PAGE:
PRISMA statement is performed in this meta-analysis [19]. We carefully searched the relevant studies (published before 10 November 2015) that investigated the prognostic value of MUC1 expression in gastric cancer from Web of Science, Embase, PubMed, MEDLINE, and Cochrane Library. The language of articles was limited to English. Studies were selected using following key terms: (MUC OR MUC-1 OR MUC1) AND (Gastric carcinoma OR GC OR Gastric cancer) AND (prognosis OR prognostic OR outcome OR mortality OR survival). The references of manuscript were also examined to confirm potential studies. XTW and FBK conducted the search and assessed the eligibility of studies independently.

2.2. Study Selection

Inclusion criteria were as follows. (1) The study must explore the association between MUC1 and human gastric cancer. (2) The species must be human. (3) Tumors were pathologically verified. (4) Articles provided sufficient data to evaluate odds ratio (OR), hazard ratio (HR), and their 95% confidence interval (CI). (5) Articles focused on relationship between MUC1 and GC clinicopathological character. (6) MUC1 expression was assessed by immunohistochemistry (IHC). (7) MUC1 expression was estimated in GC samples. (8) Not any form of preoperative neoadjuvant therapy was received.

Exclusion criteria were as follows: (1) publication that was of nonresearch articles; (2) data duplication or missing important information for this meta-analysis; and (3) studies that were based on animal or human cell lines. If we needed additional information and data which cannot be found in article, we will email the authors for further information.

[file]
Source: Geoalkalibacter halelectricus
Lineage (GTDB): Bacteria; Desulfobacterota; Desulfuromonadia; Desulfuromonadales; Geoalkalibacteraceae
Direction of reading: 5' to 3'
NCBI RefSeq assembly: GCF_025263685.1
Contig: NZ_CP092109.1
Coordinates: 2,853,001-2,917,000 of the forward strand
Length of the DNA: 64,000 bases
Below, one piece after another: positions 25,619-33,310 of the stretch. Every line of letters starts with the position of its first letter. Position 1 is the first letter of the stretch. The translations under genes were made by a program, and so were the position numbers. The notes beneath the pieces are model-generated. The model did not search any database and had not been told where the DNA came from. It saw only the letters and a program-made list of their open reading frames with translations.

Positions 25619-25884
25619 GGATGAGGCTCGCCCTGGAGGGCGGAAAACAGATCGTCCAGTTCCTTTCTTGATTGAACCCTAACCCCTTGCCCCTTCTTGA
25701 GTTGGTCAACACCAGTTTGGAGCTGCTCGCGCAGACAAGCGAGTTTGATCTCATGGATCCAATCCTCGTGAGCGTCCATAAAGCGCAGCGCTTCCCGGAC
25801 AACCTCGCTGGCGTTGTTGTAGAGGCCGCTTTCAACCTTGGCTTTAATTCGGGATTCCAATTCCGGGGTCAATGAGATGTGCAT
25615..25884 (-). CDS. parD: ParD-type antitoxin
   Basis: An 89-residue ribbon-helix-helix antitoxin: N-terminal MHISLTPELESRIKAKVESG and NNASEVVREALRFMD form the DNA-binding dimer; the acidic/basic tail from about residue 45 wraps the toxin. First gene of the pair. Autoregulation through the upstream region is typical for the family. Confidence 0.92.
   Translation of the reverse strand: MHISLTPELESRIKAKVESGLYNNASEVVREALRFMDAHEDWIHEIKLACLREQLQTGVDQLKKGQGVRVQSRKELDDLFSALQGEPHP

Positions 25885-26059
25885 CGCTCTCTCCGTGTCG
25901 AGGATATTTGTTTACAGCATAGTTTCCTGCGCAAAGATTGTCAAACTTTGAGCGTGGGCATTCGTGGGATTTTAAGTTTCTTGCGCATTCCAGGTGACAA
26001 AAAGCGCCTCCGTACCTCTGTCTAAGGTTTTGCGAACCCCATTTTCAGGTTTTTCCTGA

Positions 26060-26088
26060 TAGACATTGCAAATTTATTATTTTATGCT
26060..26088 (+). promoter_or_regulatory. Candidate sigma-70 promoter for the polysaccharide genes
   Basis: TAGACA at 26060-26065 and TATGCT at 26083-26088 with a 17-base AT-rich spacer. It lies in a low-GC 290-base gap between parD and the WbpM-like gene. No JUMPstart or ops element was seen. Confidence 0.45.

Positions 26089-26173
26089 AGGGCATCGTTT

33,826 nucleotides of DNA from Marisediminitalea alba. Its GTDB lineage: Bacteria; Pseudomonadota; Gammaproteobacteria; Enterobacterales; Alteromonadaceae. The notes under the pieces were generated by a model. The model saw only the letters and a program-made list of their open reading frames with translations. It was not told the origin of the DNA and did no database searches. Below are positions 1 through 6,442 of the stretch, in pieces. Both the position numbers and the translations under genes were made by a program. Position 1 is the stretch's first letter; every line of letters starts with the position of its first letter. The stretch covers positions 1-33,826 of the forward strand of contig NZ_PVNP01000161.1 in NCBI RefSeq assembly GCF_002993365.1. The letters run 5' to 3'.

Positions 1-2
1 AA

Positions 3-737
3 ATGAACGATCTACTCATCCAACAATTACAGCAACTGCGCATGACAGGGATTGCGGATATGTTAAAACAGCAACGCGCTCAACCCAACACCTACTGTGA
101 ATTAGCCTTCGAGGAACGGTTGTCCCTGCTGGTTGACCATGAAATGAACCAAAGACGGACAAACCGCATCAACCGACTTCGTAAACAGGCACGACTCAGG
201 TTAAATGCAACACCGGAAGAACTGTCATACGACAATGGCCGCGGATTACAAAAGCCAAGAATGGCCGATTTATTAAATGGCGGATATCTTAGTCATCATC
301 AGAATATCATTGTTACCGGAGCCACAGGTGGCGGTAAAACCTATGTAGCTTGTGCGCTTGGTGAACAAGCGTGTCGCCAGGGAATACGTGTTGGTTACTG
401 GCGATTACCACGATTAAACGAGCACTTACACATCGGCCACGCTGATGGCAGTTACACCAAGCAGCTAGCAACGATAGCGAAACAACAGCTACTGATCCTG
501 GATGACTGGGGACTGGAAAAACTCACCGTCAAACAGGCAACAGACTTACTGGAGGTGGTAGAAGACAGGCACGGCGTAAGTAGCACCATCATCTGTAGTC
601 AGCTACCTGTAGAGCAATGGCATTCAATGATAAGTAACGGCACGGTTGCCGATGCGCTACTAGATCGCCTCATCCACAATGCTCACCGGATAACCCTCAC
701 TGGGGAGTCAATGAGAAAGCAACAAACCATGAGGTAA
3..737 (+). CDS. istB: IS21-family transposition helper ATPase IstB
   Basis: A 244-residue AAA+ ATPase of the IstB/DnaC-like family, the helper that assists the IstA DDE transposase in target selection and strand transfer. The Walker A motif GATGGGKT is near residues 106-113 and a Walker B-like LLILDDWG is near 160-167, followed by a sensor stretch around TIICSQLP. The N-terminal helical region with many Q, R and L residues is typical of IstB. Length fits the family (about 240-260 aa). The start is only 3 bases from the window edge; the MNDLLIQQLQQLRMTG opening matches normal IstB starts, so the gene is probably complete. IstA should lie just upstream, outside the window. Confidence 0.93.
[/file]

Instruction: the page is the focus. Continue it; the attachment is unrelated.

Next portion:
2.3. Data Acquisition and Quality Assessment

Relevant characteristics and outcome data were collected by two independent reviewers. The main characteristics of articles were listed as follows: (1) first author; (2) year of publication; (3) country; and (4) median follow-up. The relevant clinical data of studies included (1) patients’ number; (2) gender (male/female); (3) age (years); (4) pathological pattern; (5) histologic origin; (6) antibody source; (7) dilution; (8) evaluation method of MUC1 expression level; and (9) low versus high MUC1. HR of 5-year survival rate was first calculated from multivariable analysis or Kaplan-Meier survival curves in article. Any disagreement was resolved by discussion. The quality of each of the available studies in our analysis was assessed by Newcastle-Ottawa Scale (NOS).

2.4. Statistical Analysis

OR with 95% CI was performed to combine the pooled data. Heterogeneity was tested by the test which was considered statistically significant when values < 0.01 and inconsistency index statistic which takes values between 0% and 100% ( < 25%, low heterogeneity; = 25%–50%, medium heterogeneity; = 50%–75%, high heterogeneity; = 75%–100%, resp., heterogeneity). According to the heterogeneity of studies, it is considered to be significant when or ; the random-effects model (based on DerSimonian and Laird method) or fixed-effects model (based on Mantel-Haenszel method) was used for meta-analysis [20]. The data on the predictive ability of MUC1 overexpression for 5-year survival rate were combined across studies using fixed- and random-effect models for the synthesis of hazard ratio (HR). The HR of 5-year survival rate was calculated from the reported data directly by number of events within 5 years after surgery was used or data reading from Kaplan-Meier survival curve. The funnel plot was examined to explore the possibility of publication bias [21].

Kaplan-Meier curves were read by Engauge Digitizer version 2.11. was considered as statistically significant publication bias. All of the calculations were performed by Review Manager 5.2 (RevMan version 5.2 (Copenhagen); the Nordic Cochrane Centre, the Cochrane Collaboration).

3. Results

3.1. Eligible Studies